1. Your church doesn’t have to do everything. This grid offers a structural paradigm by which you can identify the things your church is able to do well, and potentially find ways to collaborate with other local agencies, organizations or churches in some spaces they are exceptionally good at. It could mean, for example, that your church is excelling in providing tangible support for your families (supplies, meal, gift cards, adoption assistance, etc.) but you and other local churches are partnering with a local organization that is uniquely resourced to provide educational training for families on trauma. Or maybe your church has a few families – not enough for a full support group – and another church has one, another 4, another 2. So, your churches decided to work together to host parent night out events, collaborative support groups and other contexts of relational and social connection. Make sense? 

  2. While your church doesn’t have to do everything, it certainly can, if it has the capacity. If your church has the capacity to do them all, then you likely also have the responsibility to extend your resources to be the collaborative “hub” for other agencies, organizations and churches around you. We are far better together than we are apart. If you have the capacity to gather others, do it.

  3. This grid reinforces the “we’re not all called to do the same thing, but we’re all capable of doing something” model. It provides a variety of on-ramps for your people to significantly impact the lives of families by using their unique gifts, passions and resources. It opens the door WIDE to other people in your church and says “Hey, the opportunities are endless and full of creativity. You can do something!”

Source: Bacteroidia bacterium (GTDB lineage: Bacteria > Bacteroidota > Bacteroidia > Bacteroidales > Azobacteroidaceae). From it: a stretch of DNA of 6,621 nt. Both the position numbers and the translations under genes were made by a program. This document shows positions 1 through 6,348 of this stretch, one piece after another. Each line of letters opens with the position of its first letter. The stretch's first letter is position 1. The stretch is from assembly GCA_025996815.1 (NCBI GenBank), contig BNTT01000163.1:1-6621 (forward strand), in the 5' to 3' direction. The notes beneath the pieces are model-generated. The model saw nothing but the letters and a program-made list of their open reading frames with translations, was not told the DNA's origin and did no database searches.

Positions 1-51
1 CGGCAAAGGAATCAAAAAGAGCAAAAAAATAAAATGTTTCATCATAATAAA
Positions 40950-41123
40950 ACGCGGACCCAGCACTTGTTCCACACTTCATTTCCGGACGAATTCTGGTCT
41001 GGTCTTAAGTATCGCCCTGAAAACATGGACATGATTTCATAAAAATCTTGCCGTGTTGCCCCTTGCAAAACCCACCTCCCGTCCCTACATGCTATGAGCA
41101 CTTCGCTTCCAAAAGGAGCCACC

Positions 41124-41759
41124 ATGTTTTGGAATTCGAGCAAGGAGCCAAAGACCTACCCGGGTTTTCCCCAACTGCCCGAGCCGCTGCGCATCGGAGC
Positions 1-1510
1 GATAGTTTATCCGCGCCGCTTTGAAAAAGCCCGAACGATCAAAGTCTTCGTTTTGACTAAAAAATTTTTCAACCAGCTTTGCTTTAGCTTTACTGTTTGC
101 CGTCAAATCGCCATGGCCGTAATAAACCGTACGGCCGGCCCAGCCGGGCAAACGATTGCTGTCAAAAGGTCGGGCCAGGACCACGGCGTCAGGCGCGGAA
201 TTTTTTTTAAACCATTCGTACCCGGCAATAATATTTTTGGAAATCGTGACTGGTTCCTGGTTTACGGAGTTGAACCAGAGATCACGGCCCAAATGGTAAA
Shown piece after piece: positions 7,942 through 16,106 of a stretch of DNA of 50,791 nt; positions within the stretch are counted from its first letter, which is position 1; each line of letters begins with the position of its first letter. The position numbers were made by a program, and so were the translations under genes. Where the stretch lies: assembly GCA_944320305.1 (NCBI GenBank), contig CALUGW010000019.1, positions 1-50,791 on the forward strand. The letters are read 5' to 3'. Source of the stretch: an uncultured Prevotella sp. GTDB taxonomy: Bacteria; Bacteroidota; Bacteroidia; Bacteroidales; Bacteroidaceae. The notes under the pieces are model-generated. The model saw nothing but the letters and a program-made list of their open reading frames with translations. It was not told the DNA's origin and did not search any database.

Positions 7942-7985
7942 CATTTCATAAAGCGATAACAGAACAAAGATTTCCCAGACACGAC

So what are your next steps? You don’t know how to get where you need to go until you figure out where you’re starting. Perhaps it’s simply identifying what you’re already doing on this grid of support (or what you’re capable of doing pretty easily). What are you already good at doing? Excel there. Where do you have gaps? Are those gaps something you can fill internally? Or, who do you need to know externally to help you fill them (Other churches? Agencies? Organizations? Resources?). 


Finally, I recently read a story (or an urban legend, perhaps?) about the architects that designed the University of California – Irvine campus. It’s been told that when they built the buildings they intentionally did not install any sidewalks. Instead, they allowed students to walk from building to building for several months, essentially cutting their own “paths” in the dirt and grass. It was only then, after those paths were clearly identifiable, did the school pour some foundation and “pave” those paths.  

The point is this – the absolute best way to figure out what foundational “paths” of support your families need is to figure out where your people are already walking, and what they need most to help them along that journey. Ask them. Get them together. Learn from them, then pave those paths with systems and structures. 


Also, if you’re a church or ministry leader be sure to check out the new full-length book, “Everyone Can Do Something: A Field-Guide for Strategically Rallying Your Church Around the Orphaned and Vulnerable” below. In it you will find the tools, principles, strategies and structures you need to help your ministry take its next best steps forward. 



Name *